4. Chally says:

    Thanks for the info, lilacsigil, including about the colonialist overtones, I will have to find out more :S.

  5. Cooker says:

    Wow. That is amazing. At work we are going to do a donation raffle instead of exchanging re-gifted crap for the holidays this year. We’re going to sell scraps of paper for a buck a pop to staff and for each scrap they get to write the name of an organization they support on it. Then whoever is wearing the most absurd festive ensemble will get to draw the winning organization and they get the pot. I will definitely buy a scrap for the Fistula Foundation.

  6. Aunti Disestablishmentarian says:

    A few years back, I read about Mamitu Gashe, an Ethopian woman who became one of the most skilled fistula surgeons in the world, training medical students in the procedure, and performing thousands herself. She was from a small village, and was illiterate.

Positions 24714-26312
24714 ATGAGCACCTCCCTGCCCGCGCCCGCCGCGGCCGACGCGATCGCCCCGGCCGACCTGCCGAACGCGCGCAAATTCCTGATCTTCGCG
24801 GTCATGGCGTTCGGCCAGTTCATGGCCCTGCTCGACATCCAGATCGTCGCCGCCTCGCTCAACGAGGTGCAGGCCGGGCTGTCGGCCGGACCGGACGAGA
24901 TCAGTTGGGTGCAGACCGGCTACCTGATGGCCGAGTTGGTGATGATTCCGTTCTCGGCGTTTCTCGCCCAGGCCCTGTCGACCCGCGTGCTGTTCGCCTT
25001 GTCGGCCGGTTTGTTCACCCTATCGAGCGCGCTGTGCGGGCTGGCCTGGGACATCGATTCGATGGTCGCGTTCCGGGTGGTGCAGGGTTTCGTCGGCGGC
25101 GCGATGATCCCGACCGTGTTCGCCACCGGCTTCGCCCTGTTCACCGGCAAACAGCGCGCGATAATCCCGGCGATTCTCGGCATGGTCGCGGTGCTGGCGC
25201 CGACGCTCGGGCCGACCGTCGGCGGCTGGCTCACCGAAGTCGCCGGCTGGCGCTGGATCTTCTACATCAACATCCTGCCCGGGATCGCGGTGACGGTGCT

Turns out she works (worked?) out of the same hospital Dr. Hamlin set up. I’ve heard little else about her, other than N. Kristof’s NYT article, and a few humble mentions of her in the FF newsletter, some recognition within the Etheopian medical community, and am wondering why more people have not heard of her; A case of Kristof’s manufacturing an underdog feel-good story, racism within FF? Other factors? From outside the situation, we will not have a clear picture, but I wanted to draw attention to Mamitu Gashe’s inspirational achievements and contribution to women’s health.

  7. Katherine Kramer says:

    I know of this hospital and hope to volunteer there in the next few years. I did several medical missions, mostly in the caribbean and did get to fix fistulas there, among other things.

  8. Sei says:

    Thank you so much for posting this.

    In my work, I deal with refugee issues, and the stories women tell of the long-term physical effects (mostly fistulas and secondary infections caused by the fistulas) of rapes they’ve experienced or from childbirth after infibulation…well, they’re enough to give me nightmares.